France-European Relationship. An introduction and review of the steady but complicated France’s relations with the European Union, until Brexit and the election of Emmanuel Macron. This is a Consortium course (students from HiF, Middlebury and Smith colleges). One credit.

Françafrique. Political history of the relation of France and various countries in Africa from the colonial period to the independences. The course will also take a deep look at the current and ever-evolving situation. This is a Consortium course (students from HiF, Middlebury and Smith colleges). One credit.

Tutorials. Students enrolled in some classes in the sciences, social sciences, philosophy, for-credit Internships  and other areas may be required to attend specially-designed sessions to prepare for university assignments. The director determines which courses need a tutorial, which ones are mandatory and which are optional.

Spring Courses

Advanced Grammar and Composition. Systematic review of grammar and style designed to improve students' method of written textual analysis and argumentation required by French universities. The course helps students develop vocabulary and organization which will be useful beyond their experience in France. Fall and Spring. May be taken either or both semesters. HiF. One credit.

Phonetics and Diction. Theoretical rules of spoken French and phonetic transcriptions, individual correction of pronunciation (phonemes, stress and intonation) and auditory training in a relaxed but rigorous environment. Fall and Spring. HiF. One credit.

The Arts of Theater. The focus/theme of this very original class is based on plays staged in Paris theaters each semester. Students read and examine plays and attend five to six productions  in various theaters in Paris (Comédie française, Odeon, but also minor independent theaters). They also get acquainted with the  historical and social significance of theater and the living arts in France. Final individual research paper.  May be repeated, space permitting, with permission of instructor. HiF. One credit.

Paris Architecture: Private and Public Space. Introduction to the history of Paris urban development, taking into account the socio-political and environmental contexts in which the city was developed. This course alternates sessions in class and visits in various neighborhoods and monuments in Paris. HiF. One credit.

Rewriting France’s Colonial Past. A study of how Francophone writers represent France as a colonial and authoritarian force from slavery in the plantations to resistance, emancipation and independence. HiF. One credit.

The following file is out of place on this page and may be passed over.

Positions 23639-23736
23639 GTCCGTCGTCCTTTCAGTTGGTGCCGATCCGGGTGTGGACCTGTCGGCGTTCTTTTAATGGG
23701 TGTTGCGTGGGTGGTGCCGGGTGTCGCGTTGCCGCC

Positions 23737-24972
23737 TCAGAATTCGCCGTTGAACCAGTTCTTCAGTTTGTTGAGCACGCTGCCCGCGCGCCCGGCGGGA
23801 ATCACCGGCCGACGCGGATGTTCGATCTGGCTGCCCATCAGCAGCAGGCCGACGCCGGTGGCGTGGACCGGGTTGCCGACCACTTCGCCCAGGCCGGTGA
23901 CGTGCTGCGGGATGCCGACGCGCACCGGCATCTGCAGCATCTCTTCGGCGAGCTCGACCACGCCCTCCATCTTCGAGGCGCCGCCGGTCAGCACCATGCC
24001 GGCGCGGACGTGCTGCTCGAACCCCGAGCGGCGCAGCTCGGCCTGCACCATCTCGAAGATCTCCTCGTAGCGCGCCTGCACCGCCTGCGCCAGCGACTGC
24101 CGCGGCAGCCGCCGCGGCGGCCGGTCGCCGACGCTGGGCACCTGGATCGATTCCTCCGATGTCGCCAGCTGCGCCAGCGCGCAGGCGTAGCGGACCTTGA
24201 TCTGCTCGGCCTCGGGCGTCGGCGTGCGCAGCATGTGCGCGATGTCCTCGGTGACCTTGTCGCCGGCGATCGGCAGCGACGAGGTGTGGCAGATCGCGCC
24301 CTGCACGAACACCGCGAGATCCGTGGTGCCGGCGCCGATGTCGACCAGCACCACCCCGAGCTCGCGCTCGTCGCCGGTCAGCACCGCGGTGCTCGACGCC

Women’s Emancipation. Medecine, Visual Arts and Literature. This course analyzes crucial moments in the emancipation of women from the XIXth century to today from a wide range of media and perspectives especially their impact on scientific and artistic developments. The course will also discuss how societies evolve in a broader sense. HiF. One credit.

Crises in the European Union. Study of various crises that have shaped and reshaped the format and alliances of the European Union from the creation of the EU to Brexit. This is a Consortium course (students from HiF, Middlebury and Smith colleges). One credit.

The French Secular State. An exploration of what makes the notion of the secular state so central and unique in French social and political life. The course takes into consideration historical background and more current developments. This is a Consortium course (students from HiF, Middlebury and Smith colleges). One credit.

French Fantastic Cinema. TBA--in development: Special Topic spring 2022 :A chronological exploration of French cinema through the lens of Fantastic cinema from the advent of cinema through Twentieth-Century productions. Sequences may include: women and gender; power structure; social hierarchies in Fantastic cinema. The course will also familiarize students how to "read" moving images and the question of genre in cinema. HiF. One Credit.

Tutorials. Students enrolled in some classes in the sciences, social sciences, philosophy, for-credit Internships  may be required to attend specially-designed sessions to prepare for university assignments. The director determines which courses need a tutorial, which ones are mandatory and which are optional.